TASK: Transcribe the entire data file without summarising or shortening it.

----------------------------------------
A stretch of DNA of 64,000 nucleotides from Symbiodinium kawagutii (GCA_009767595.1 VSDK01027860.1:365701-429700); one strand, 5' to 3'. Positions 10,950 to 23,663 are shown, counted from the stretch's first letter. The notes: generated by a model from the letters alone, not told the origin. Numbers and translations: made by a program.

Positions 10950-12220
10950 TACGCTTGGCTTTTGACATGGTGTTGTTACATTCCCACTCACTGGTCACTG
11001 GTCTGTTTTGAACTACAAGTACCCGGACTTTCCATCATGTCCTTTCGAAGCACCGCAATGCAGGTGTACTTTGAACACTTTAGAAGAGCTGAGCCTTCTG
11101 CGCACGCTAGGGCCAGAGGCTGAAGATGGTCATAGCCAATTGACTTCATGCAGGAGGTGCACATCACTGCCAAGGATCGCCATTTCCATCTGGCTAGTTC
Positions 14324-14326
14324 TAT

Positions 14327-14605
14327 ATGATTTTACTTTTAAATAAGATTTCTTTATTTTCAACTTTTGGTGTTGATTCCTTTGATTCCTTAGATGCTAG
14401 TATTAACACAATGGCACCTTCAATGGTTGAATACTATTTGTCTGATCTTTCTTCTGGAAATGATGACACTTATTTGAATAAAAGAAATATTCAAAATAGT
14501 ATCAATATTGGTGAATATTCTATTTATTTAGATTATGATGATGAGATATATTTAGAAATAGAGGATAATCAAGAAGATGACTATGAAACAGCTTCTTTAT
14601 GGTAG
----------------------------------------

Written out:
A stretch of DNA of 64,000 nucleotides from Symbiodinium kawagutii (GCA_009767595.1 VSDK01027860.1:365701-429700); one strand, 5' to 3'. Positions 10,950 to 23,663 are shown, counted from the stretch's first letter. The notes: generated by a model from the letters alone, not told the origin. Numbers and translations: made by a program.

Positions 10950-12220
10950 TACGCTTGGCTTTTGACATGGTGTTGTTACATTCCCACTCACTGGTCACTG
11001 GTCTGTTTTGAACTACAAGTACCCGGACTTTCCATCATGTCCTTTCGAAGCACCGCAATGCAGGTGTACTTTGAACACTTTAGAAGAGCTGAGCCTTCTG
11101 CGCACGCTAGGGCCAGAGGCTGAAGATGGTCATAGCCAATTGACTTCATGCAGGAGGTGCACATCACTGCCAAGGATCGCCATTTCCATCTGGCTAGTTC
Positions 14324-14326
14324 TAT

Positions 14327-14605
14327 ATGATTTTACTTTTAAATAAGATTTCTTTATTTTCAACTTTTGGTGTTGATTCCTTTGATTCCTTAGATGCTAG
14401 TATTAACACAATGGCACCTTCAATGGTTGAATACTATTTGTCTGATCTTTCTTCTGGAAATGATGACACTTATTTGAATAAAAGAAATATTCAAAATAGT
14501 ATCAATATTGGTGAATATTCTATTTATTTAGATTATGATGATGAGATATATTTAGAAATAGAGGATAATCAAGAAGATGACTATGAAACAGCTTCTTTAT
14601 GGTAG